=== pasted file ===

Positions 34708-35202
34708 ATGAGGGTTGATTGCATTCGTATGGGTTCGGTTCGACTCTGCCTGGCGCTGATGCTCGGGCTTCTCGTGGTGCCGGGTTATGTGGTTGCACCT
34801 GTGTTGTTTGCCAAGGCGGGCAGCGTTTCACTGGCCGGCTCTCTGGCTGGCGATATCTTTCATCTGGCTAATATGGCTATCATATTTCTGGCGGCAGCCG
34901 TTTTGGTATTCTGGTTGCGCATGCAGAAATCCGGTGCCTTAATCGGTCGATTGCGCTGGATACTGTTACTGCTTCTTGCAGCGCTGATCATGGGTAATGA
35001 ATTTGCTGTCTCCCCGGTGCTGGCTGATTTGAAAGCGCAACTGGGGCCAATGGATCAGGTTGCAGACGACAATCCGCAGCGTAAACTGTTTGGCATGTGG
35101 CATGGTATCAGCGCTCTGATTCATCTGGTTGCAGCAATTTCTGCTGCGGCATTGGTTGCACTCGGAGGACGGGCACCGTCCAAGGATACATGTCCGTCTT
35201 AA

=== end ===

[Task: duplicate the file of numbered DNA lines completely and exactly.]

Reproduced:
Positions 34708-35202
34708 ATGAGGGTTGATTGCATTCGTATGGGTTCGGTTCGACTCTGCCTGGCGCTGATGCTCGGGCTTCTCGTGGTGCCGGGTTATGTGGTTGCACCT
34801 GTGTTGTTTGCCAAGGCGGGCAGCGTTTCACTGGCCGGCTCTCTGGCTGGCGATATCTTTCATCTGGCTAATATGGCTATCATATTTCTGGCGGCAGCCG
34901 TTTTGGTATTCTGGTTGCGCATGCAGAAATCCGGTGCCTTAATCGGTCGATTGCGCTGGATACTGTTACTGCTTCTTGCAGCGCTGATCATGGGTAATGA
35001 ATTTGCTGTCTCCCCGGTGCTGGCTGATTTGAAAGCGCAACTGGGGCCAATGGATCAGGTTGCAGACGACAATCCGCAGCGTAAACTGTTTGGCATGTGG
35101 CATGGTATCAGCGCTCTGATTCATCTGGTTGCAGCAATTTCTGCTGCGGCATTGGTTGCACTCGGAGGACGGGCACCGTCCAAGGATACATGTCCGTCTT
35201 AA